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EXOSKELETON GAIT TRAINING AFTER SPINAL CORD INJURY: AN EXPLORATORY STUDY ON SECONDARY HEALTH CONDITIONS

Journal article
Authors C. B. Baunsgaard
U. V. Nissen
A. K. Brust
A. Frotzler
C. Ribeill
Y. B. Kalke
N. Leon
B. Gomez
K. Samuelsson
W. Antepohl
U. Holmstrom
N. Marklund
T. Glott
Arve Opheim
J. Benito Penalva
N. Murillo
J. Nachtegaal
W. Faber
F. Biering-Sorensen
Published in Journal of Rehabilitation Medicine
Volume 50
Issue 9
Pages 806-813
ISSN 1650-1977
Publication year 2018
Published at Institute of Neuroscience and Physiology, Department of Clinical Neuroscience
Pages 806-813
Language en
Links dx.doi.org/10.2340/16501977-2372
Keywords exoskeleton, spinal cord injury, rehabilitation, pain, spasticity, SCIM III, quality-of-life, basic data set, united-states, recovery, pain, individuals, spasticity, rehabilitation, reliability, management, Rehabilitation, Sport Sciences
Subject categories Neuroscience

Abstract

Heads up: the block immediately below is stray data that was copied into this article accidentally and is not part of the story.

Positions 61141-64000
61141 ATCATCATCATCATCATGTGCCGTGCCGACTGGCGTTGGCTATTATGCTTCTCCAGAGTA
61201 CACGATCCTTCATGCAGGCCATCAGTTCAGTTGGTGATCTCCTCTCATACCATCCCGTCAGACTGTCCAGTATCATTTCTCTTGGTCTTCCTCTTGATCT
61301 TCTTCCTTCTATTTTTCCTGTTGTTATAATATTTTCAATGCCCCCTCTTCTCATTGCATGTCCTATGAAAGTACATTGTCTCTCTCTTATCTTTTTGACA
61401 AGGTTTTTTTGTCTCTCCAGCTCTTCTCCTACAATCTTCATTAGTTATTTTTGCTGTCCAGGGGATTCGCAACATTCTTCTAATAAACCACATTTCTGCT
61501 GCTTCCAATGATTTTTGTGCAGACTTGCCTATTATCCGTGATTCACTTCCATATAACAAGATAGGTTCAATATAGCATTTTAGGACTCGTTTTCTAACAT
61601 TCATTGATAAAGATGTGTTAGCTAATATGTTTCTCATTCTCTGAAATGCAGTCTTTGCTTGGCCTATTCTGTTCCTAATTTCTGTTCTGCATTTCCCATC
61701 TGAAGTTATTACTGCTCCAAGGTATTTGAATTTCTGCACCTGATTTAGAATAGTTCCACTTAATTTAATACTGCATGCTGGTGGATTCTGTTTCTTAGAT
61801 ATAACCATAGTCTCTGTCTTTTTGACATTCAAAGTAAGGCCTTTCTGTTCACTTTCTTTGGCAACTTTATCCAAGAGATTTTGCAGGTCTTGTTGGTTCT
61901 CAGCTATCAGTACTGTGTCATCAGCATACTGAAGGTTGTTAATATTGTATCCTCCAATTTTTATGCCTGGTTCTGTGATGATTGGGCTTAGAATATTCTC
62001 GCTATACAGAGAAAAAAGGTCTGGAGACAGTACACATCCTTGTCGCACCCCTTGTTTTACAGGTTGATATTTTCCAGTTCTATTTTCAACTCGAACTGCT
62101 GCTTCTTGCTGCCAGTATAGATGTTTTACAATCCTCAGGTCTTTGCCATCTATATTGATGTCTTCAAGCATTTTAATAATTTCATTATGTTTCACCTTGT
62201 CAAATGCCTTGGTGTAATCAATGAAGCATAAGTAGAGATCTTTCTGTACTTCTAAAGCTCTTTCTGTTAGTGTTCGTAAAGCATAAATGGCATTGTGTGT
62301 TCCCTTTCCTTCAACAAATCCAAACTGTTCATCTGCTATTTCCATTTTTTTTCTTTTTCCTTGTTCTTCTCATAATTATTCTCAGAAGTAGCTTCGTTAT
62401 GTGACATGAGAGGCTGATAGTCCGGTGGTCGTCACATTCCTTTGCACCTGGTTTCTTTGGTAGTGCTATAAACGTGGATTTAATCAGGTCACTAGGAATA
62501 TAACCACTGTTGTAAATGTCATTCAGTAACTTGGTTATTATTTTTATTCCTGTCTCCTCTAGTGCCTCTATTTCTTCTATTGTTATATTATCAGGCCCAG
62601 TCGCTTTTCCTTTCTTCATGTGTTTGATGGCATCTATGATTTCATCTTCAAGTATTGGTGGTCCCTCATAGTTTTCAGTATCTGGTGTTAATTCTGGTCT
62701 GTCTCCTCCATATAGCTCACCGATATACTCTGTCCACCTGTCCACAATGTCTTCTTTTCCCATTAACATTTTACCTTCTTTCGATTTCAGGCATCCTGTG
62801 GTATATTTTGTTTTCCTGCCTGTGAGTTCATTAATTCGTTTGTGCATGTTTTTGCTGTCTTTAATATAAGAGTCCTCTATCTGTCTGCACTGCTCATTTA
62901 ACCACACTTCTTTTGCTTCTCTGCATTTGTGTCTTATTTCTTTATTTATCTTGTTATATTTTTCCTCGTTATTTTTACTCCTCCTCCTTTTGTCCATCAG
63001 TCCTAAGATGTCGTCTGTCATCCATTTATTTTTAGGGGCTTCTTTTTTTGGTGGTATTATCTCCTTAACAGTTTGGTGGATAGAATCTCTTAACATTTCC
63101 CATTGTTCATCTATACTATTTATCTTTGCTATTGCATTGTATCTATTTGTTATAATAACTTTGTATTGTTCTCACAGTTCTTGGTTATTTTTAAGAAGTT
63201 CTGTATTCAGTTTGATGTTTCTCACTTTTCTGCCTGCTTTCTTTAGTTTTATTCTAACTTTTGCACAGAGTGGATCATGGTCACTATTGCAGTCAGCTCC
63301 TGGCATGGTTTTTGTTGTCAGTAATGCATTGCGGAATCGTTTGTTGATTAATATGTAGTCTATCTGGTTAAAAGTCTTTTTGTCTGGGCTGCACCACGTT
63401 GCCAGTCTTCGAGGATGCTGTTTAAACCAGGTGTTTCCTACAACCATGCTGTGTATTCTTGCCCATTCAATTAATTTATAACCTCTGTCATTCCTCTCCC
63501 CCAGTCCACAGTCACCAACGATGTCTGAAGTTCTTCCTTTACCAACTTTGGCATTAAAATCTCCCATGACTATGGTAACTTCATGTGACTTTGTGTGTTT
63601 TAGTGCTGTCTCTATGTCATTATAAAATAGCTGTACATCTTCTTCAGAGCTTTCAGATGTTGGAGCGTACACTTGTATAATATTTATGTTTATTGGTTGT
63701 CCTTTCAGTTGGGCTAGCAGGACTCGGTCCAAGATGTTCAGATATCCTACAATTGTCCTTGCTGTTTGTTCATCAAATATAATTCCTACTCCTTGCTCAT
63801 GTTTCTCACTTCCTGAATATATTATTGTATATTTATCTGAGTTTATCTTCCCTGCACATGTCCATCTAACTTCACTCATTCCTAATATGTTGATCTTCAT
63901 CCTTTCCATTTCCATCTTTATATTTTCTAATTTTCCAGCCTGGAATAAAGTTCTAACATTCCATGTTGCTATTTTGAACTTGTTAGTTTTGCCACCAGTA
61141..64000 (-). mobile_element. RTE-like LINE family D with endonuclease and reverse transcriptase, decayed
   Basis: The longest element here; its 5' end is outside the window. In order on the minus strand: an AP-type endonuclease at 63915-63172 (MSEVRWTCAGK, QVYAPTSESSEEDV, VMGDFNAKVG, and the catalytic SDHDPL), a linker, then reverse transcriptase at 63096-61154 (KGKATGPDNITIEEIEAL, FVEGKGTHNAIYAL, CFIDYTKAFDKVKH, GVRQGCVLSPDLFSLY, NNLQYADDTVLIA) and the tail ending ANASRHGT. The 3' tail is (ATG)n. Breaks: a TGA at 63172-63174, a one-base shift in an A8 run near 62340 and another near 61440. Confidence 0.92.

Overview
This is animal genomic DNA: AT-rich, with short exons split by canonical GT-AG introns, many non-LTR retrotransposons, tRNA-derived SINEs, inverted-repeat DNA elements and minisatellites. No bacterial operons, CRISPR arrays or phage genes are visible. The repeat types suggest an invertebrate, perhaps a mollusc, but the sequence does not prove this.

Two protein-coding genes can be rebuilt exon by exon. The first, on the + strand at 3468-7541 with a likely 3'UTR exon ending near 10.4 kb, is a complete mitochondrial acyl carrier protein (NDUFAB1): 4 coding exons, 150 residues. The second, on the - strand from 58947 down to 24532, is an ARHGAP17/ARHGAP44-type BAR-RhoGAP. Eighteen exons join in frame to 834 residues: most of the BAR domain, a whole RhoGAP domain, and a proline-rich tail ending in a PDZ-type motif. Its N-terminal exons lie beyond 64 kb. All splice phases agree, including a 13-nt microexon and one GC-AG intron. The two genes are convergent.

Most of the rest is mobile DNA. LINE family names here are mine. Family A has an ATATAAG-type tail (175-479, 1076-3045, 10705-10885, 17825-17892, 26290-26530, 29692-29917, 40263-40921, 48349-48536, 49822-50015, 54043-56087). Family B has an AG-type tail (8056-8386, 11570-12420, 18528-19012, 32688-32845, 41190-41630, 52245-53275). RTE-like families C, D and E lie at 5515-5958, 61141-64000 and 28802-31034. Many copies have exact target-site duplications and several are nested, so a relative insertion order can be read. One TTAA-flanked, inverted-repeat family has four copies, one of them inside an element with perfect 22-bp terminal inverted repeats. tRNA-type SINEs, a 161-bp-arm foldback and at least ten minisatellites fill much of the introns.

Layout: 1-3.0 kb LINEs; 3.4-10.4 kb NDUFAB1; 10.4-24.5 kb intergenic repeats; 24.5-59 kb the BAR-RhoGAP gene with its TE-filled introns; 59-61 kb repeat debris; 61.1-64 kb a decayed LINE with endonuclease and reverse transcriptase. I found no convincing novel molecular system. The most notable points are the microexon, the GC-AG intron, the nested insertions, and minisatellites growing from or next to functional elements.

Objective: To explore changes in pain, spasticity, range of motion, activities of daily living, bowel and lower urinary tract function and quality of life of individuals with spinal cord injury following robotic exoskeleton gait training. Methods: Three training sessions per week for 8 weeks using an Ekso GT robotic exoskeleton (Ekso Bionics). Included were individuals with recent (<1 year) or chronic (>1 year) injury, paraplegia and tetraplegia, complete and incomplete injury, men and women. Results: Fifty-two participants completed the training protocol. Pain was reported by 52% of participants during the week prior to training and 17% during training, but no change occurred longitudinally. Spasticity decreased after a training session compared with before the training session (p< 0.001), but not longitudinally. Chronically injured participants increased Spinal Cord Independence Measure (SCIM III) from 73 to 74 (p= 0.008) and improved life satisfaction (p= 0.036) over 8 weeks of training. Recently injured participants increased SCIM III from 62 to 70 (p<0.001), but no significant change occurred in life satisfaction. Range of motion, bowel and lower urinary function did not change over time. Conclusion: Training seemed not to provoke new pain. Spasticity decreased after a single training session. SCIM III and quality of life increased longitudinally for subsets of participants.

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